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Bulldog Sports — Week of Sept. 26, 2018


6 p.m. Craig Parks and Recreation Doak Walker third- and fourth-grade tackle football championships at Moffat County High School, 900 Finley Lane

7 p.m. Craig Parks and Recreation adult volleyball league at Craig Middle School, 915 Yampa Ave.


4 p.m. Moffat County High School C-Team volleyball vs. Roaring Fork at MCHS, 900 Finley Lane

5 p.m. Moffat County High School junior varsity volleyball vs. Roaring Fork at MCHS, 900 Finley Lane

6 p.m. Moffat County High School varsity volleyball vs. Roaring Fork at MCHS, 900 Finley Lane


1 p.m. Moffat County High School Homecoming Parade at Craig City Park and Victory Way

3 p.m. Moffat County High School C-Team volleyball vs. Olathe at MCHS, 900 Finley Lane

4 p.m. Moffat County High School junior varsity volleyball vs. Olathe at MCHS, 900 Finley Lane

5 p.m. Moffat County High School varsity volleyball vs. Olathe at MCHS, 900 Finley Lane


8 a.m. Friends of Moffat County Education 5K and One-Mile Fun Run at Loudy-Simpson Park, 600 S. Ranney St.

9 a.m. Moffat County High School and Craig Middle School cross country at MCHS Invitational at Loudy-Simpson Park, 600 S. Ranney St.

9 a.m. Craig Middle School football at Steamboat Springs

10 a.m. Craig Middle School volleyball vs. Rock Springs, Rawlins, Wyoming and Vernal, Utah at Rock Springs, Wyoming

10 a.m. Moffat County High School and Craig Middle School rodeo at Latigo Trails Equestrian Center in Elbert

11 a.m. Moffat County High School Homecoming Tailgate Party at MCHS, 900 Finley Lane

1 p.m. Moffat County High School varsity football vs. Basalt at MCHS, 900 Finley Lane


9 a.m. Moffat County High School and Craig Middle School rodeo at Latigo Trails Equestrian Center in Elbert

4 p.m. Moffat County High School golfer Torin Reed at 3A State Championships at Boulder Country Club


9 a.m. Moffat County High School golfer Torin Reed at 3A State Championships at Boulder Country Club

4 p.m. Moffat County High School junior varsity football at Basalt

7 p.m. Craig Parks and Recreation adult volleyball league at Craig Middle School, 915 Yampa Ave.


9 a.m. Moffat County High School golfer Torin Reed at 3A State Championships at Boulder Country Club

4 p.m. Moffat County High School boys soccer at Basalt

4:30 p.m. Craig Middle School volleyball at Baggs, Wyoming

Half-naked tattoo man acts strangely: On the Record — Monday, Sept. 24

Craig Police Department

Monday, Sept. 24

1:21 a.m. On the 2400 block of Victory Way, officers responded to a man sleeping at the side of a building. They asked the man to leave.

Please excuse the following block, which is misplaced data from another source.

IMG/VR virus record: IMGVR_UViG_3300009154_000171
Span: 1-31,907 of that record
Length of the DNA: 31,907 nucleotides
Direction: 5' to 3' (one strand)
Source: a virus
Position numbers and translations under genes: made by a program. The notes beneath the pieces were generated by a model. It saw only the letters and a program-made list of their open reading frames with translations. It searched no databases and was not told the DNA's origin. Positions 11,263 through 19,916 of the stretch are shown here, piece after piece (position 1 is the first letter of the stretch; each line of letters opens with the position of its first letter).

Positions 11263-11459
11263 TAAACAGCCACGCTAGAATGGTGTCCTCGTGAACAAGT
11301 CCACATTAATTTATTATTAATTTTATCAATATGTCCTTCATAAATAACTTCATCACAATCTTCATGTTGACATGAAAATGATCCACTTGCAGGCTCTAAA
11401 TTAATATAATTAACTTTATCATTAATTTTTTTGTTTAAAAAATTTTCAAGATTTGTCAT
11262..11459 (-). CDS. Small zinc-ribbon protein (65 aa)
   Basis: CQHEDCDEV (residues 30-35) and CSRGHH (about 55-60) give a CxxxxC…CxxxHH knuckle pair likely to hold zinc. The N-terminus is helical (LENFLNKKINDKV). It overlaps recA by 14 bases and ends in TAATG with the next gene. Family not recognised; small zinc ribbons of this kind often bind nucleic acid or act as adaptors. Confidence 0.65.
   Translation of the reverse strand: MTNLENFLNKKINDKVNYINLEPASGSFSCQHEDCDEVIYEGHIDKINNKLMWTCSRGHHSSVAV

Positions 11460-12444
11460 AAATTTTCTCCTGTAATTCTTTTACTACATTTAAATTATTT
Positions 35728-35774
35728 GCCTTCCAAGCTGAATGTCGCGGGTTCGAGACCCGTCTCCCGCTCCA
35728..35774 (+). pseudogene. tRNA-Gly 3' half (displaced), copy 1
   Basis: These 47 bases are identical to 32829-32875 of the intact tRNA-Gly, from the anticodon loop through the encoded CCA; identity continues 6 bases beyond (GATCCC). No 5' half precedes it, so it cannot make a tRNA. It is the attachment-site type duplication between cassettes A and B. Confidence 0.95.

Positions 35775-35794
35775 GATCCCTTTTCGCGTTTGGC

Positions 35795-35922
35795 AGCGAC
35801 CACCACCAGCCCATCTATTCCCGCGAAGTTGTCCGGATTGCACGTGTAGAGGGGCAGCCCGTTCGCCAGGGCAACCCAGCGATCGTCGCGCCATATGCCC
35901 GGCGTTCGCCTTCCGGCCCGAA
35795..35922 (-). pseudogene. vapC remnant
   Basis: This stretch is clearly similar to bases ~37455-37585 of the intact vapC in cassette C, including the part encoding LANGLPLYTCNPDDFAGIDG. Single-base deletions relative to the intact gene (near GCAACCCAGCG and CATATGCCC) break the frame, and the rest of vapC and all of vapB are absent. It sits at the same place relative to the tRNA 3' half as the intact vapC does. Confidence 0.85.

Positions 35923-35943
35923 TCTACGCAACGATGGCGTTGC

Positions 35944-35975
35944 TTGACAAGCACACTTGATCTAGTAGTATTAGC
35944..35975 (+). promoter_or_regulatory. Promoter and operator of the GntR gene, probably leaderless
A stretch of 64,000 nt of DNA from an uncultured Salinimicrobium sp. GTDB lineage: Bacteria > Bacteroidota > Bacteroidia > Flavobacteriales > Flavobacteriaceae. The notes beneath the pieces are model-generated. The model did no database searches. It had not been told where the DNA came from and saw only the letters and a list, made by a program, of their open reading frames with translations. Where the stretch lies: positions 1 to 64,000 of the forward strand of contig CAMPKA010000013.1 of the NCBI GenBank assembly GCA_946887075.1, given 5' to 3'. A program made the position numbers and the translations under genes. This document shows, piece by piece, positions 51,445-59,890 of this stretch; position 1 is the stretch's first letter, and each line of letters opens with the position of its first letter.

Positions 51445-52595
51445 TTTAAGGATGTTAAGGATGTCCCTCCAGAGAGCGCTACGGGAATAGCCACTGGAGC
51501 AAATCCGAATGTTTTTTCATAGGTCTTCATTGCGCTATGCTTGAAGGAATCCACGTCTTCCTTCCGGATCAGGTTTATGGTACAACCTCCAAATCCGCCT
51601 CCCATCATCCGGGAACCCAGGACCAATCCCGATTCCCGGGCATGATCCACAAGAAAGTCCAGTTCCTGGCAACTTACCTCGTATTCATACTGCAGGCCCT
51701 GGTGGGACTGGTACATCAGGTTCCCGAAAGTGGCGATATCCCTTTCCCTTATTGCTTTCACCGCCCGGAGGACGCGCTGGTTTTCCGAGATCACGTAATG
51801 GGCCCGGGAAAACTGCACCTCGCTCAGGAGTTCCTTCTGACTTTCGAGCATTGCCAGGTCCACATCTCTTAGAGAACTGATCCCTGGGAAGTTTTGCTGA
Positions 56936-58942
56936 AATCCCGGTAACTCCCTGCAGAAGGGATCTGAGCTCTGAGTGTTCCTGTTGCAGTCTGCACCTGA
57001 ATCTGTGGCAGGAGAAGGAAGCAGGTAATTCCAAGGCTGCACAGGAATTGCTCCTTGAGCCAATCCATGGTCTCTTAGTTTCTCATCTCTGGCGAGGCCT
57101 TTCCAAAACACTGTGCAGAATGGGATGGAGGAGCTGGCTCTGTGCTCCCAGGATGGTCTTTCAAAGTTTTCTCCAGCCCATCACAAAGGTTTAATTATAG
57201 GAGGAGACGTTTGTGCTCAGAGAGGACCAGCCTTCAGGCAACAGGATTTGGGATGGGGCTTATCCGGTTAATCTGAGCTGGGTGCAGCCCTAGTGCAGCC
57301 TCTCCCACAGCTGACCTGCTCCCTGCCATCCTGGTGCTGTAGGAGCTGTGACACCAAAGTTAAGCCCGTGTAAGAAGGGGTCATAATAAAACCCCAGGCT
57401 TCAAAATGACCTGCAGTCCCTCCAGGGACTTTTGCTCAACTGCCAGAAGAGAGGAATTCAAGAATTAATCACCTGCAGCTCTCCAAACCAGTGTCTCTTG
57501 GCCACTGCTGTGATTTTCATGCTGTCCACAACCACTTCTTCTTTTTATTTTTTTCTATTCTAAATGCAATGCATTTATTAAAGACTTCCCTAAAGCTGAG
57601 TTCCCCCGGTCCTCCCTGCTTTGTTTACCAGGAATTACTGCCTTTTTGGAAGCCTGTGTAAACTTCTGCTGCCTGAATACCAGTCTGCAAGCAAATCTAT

9:35 p.m. On the 2000 block of Victory Way, a man asked officers for a ride home.

1:40 p.m. On the 600 block of Riford Road, a caller reported property being stolen from a car. Officers saw no signs of forced entry and took a report.

1:31 p.m. On the 800 block of First Street, a man came to the Public Safety Center to report possible identity theft. Officers took a report.

2:45 p.m. On the 400 block of 13th Street, a caller reported a case of domestic violence.

5:31 p.m. On the 3000 block of Westridge Court, officers responded to an crash involving a bicycle and a car. The bicyclist wasn't injured, but officers arrested the driver, a 23-year-old Craig woman, for driving under restraint, expired license plates, and no insurance.

5:54 p.m. On the 800 block of Yampa Avenue, a caller reported seeing a half-naked man with tattoos acting strangely. Officers could not find the man.

7:28 p.m. On the 2000 block of Victory Way, a caller reported seeing a man sleeping in a parked car that was running. Officers could not find the car or the man when they arrived.

9:29 p.m. At the fairgrounds, officers saw an unoccupied parked car. They determined everything was OK.

Interior Department changes Obama-era methane rule

The U.S. Department of Interior announced Sept. 18 it was rolling back Obama era rules on methane gas to help promote oil and gas development on public lands. President Donald Trump issued an executive order to reduce regulations in March 2017, and the recent decision is part of that order.

The final changes to the 2016 Waste Prevention Rule, also known as the Venting and Flaring Rule, reduces regulations on the oil and gas energy sector.

Deputy Interior Secretary David Bernhardt, a Rifle native, said Interior Secretary Ryan Zinke is dedicated to fulfilling Trump’s goal of rolling back regulations to help the country’s energy sector.

"The Trump administration is committed to innovative regulatory improvement and environmental stewardship," Bernhardt said.

The rules were created to cut methane waste from oil and gas operations on public lands by requiring oil and gas producers to repair leaking infrastructures and create gas capture plans before starting development.

In the published version of Waste Prevention Rule, requirements listed in the Obama era rules requiring waste minimization plans from operators, well drilling and completion requirements, and other federal rules for storage and infrastructure were removed. These requirements would have prevented approximately 180,000 tons of methane gas from entering the atmosphere each year and save $188 million annually by allowing more natural gas to be sold and preventing gas and other pollutants from getting into the air.

The U.S. is ranked second in the world in the amount of methane and greenhouse gases produced, according to a 2016 United Nations study. China is ranked first by a significant margin. The Environmental Protection Agency’s latest report, in 2014, said 25 percent of the world’s greenhouse gases are produced by heat and electricity production. However, the U.S. saw a steady decline in greenhouse gas output, which includes methane, beginning in 2008.

When asked how much methane gas the new rules would prevent or release, Zinke's Deputy Chief of Staff for Policy Kate MacGregor said they do not have those numbers.